The older I become, the more I realize I’m fighting an uphill battle against my morphing into the conservative-minded person I railed against as a teenager and young adult. My younger, more naïve self, was distinctly less jaded and somewhat oblivious to the complexity of the the world surrounding me. With the passing of time, I’ve become more attuned to the infinite shades of grey in almost every situation I encounter. I, like many others in their mid to late forties, facing the growing weight of family and work responsibilities, have begun to compartmentalize the incessant influx of information as either “black” or “white”—and I think it’s this very dynamic that breeds conservatism in the older generation.
Were you to directly confront me on this, I would voraciously protest and point to my self-proclaimed open-mindedness. As the British writer Terry Pratchett has said, “The trouble with having an open mind, of course, is that people will insist on coming along and trying to put things in it.” If only it were that simple—no one is force-feeding his or her opinion on me. I am a willing participant in this exchange.
This fact became blatantly obvious to me yesterday with the news surrounding the very public dismissal of popular CBC radio personality, Jian Ghomeshi. In the wake of his dismissal, Jian posted a personal letter on his Facebook page discounting the backstory surrounding his termination of employment as spurious claims by a “jilted” former lover. Ghomeshi credits his somewhat “alternative” sex life for his removal from his position has host of the popular syndicated arts program “Radio Q” on CBC Radio.
Within minutes of his posting on Facebook, social media lit up with the irate comments of fans coming to Jian’s defense in their backlash against the public broadcaster. In this day an age, how could a person be fired for what happens in the bedroom between “consenting” adults? I too was quick to jump on the bandwagon and add my voice to the growing chorus of outraged fans.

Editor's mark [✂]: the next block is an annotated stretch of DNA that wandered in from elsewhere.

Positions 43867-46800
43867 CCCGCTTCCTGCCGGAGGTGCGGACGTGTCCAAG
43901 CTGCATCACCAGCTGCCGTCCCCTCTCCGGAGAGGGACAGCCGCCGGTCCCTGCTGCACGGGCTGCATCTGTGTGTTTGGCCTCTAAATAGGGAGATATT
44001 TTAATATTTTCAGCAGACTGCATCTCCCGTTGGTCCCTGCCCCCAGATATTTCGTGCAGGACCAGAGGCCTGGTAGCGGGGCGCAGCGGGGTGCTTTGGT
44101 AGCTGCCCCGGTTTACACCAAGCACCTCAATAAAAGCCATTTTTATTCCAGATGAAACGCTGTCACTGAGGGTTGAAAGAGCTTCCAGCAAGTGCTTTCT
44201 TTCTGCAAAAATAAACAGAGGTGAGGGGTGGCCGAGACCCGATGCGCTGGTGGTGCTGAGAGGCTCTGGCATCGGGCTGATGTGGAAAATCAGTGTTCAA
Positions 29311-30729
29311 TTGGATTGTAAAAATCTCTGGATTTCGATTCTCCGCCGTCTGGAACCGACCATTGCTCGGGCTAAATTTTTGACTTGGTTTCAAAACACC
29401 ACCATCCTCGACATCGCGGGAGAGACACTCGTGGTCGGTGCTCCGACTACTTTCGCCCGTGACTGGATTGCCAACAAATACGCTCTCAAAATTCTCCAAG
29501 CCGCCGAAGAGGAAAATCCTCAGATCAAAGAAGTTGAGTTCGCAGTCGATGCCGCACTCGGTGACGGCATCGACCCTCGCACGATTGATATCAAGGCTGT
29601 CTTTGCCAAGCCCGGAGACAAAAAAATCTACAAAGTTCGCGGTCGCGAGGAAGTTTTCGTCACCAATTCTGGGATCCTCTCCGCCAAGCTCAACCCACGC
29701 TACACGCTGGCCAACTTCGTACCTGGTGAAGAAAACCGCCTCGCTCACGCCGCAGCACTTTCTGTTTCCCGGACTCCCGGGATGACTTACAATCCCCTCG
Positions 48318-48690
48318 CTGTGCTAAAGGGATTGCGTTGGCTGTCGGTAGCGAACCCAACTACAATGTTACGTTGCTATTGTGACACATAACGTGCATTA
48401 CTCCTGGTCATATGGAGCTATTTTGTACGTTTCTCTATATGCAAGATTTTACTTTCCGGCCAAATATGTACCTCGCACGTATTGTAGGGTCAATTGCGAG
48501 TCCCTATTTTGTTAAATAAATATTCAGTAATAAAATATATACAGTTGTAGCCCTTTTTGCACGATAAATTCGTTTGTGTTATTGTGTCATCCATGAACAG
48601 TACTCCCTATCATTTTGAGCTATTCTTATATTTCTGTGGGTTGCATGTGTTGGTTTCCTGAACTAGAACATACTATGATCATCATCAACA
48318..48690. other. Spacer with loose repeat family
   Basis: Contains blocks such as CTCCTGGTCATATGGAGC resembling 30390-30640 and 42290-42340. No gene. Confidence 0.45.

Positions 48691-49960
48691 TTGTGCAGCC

It wasn’t until the next morning, when I read the news reports that I realized that this story, like most things, is not a matter of black or white—there are fuzzy grey bits to every story. I immediately deleted my Facebook post from the night before, and wrote a new post stating that I should have known better. It’s not my place, nor my intention, to pass judgment on who is right or wrong in this very public issue. But I thought I would share with you a few lessons, I’ve learned about myself during the past 24 hours.
First, it was far too easy for me to get swept up in the mob mentality of supposed sanctimonious freedom fighters. It is truly shocking to me how quickly I silenced my inner critic.
Second, language is power—and this power can be a scathing weapon. I was reminded this morning by a very close friend of how carefully crafted words, such as those used by Jian Ghomeshi in his statement of defense, like “jilted ex-girlfriend with an axe to grind” are rife with images of misogyny and disempowerment. We also see the power of words in the article in today’s Toronto Star article when the reporter claims that statements made by Jian Ghomeshi’s alleged victims are credible because “The women [were] all educated and employed.” It’s quite alarming thinking that employment and the privilege of an education are prerequisites before one can make a legitimate claim of having been physically or sexually abused.
Moreover, what I find most shocking is that even though I am a survivor of rape and childhood sexual abuse, I was so easily swayed by the aura of power, prestige, and celebrity, as I quickly passed judgment before all of the facts have come out. This is by no means an indictment of Mr. Ghomeshi, just a reminder to myself that being a survivor of abuse has not made me immune to the influence of celebrity.
And finally, I need to be more vigilant when it comes to communicating my impressions in this digital age. There are no filters or time delays on social media—It’s time I step back and think twice before I press “enter”.